Frustration with the lack of action on Beacon Hill is growing. Since the end of July, advocates have called for action on racial justice, eviction moratorium and housing rights, and driver’s licenses for undocumented immigrants. Additionally, five major pieces of legislation, including an economic development package, transportation bond legislation and a complicated health care bill, remain in conference committee while the state remains without a full operating budget for this year.
Much of this was expected once COVID blew a hole in the normal operations of all business and all states have been waiting for some clarity on federal action, which remains indefinitely stalled. But legislators know the pressure will pick up greatly after voting ends in two weeks.
Governor Charlie Baker refiled his budget proposal last Wednesday after reckoning with $3.6 billion less in state revenue. To fill the hole, Baker’s proposal relies in one-time revenues as well as slashing state spending in noncritical recovery areas. The $45.5 billion proposal does not feature any new taxes and does not include any assumed federal aid from the stalled stimulus talks in Washington. Highlights include spending $1 billion more on Medicaid and $101 million in new funding grants, loans and other small business assistance.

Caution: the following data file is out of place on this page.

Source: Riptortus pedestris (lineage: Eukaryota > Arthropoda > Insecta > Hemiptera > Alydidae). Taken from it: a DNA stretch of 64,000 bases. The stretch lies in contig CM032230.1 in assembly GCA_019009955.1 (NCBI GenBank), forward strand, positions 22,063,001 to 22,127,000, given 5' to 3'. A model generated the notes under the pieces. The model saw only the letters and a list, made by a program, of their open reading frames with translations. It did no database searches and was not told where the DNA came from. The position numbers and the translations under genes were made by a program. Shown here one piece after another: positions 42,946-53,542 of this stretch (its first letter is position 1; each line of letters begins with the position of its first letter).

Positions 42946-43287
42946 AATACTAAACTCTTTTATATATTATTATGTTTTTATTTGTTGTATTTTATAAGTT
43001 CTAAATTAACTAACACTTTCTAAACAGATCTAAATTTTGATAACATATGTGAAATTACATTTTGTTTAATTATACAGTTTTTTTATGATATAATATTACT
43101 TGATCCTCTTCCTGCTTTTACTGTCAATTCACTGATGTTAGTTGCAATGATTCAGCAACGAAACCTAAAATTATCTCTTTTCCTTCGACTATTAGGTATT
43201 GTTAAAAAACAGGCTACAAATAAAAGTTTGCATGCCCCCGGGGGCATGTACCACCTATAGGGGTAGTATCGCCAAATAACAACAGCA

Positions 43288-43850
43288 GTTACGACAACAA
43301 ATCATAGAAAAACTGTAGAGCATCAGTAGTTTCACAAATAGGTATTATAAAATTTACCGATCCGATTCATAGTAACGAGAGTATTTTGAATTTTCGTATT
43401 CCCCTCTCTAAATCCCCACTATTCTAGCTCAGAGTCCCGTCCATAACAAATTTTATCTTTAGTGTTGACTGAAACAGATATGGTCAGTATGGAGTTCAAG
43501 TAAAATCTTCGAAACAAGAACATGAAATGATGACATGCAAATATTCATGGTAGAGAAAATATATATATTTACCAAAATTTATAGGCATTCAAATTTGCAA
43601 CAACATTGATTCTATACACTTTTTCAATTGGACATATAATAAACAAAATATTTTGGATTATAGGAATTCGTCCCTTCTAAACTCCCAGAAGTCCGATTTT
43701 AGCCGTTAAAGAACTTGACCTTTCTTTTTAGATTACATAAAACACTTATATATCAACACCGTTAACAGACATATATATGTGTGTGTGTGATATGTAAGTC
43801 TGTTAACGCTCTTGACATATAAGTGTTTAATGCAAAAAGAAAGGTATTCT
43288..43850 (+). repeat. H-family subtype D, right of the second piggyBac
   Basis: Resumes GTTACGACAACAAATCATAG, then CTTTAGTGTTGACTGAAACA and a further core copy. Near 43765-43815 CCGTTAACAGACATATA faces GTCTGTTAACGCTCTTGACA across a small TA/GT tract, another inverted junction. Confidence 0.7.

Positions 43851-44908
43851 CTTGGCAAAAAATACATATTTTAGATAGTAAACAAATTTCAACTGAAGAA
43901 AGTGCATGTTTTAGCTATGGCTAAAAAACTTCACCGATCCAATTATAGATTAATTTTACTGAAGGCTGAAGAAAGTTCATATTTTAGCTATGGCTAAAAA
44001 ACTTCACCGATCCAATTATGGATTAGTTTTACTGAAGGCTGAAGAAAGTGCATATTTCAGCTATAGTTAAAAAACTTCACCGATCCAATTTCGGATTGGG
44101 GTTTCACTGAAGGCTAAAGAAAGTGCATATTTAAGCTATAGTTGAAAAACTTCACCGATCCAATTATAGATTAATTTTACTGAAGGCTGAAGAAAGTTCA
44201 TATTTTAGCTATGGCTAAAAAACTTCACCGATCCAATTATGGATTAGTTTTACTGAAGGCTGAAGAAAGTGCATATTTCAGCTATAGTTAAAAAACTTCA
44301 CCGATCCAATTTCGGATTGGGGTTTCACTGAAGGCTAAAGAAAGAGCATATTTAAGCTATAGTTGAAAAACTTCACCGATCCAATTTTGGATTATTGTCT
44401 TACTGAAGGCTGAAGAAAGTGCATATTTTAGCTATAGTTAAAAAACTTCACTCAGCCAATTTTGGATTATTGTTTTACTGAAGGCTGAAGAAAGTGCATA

As business struggle to keep the lights on, COVID cases are beginning to rise. Talks of another blanketed shutdown are giving way to targeted closures but many warn they risk perpetuating the disparities of another total shutdown.
- Ed Markey pushing for $2,000 monthly stimulus checks
- Speaker Pelosi sets 48 hours for pre-election deal on second stimulus check
- MassBudget: Baker’s “miracle budget” doesn’t rise to the occasion
- Five New England Governors criticize grid operator
- Malden school switches to remote learning after staff members test positive
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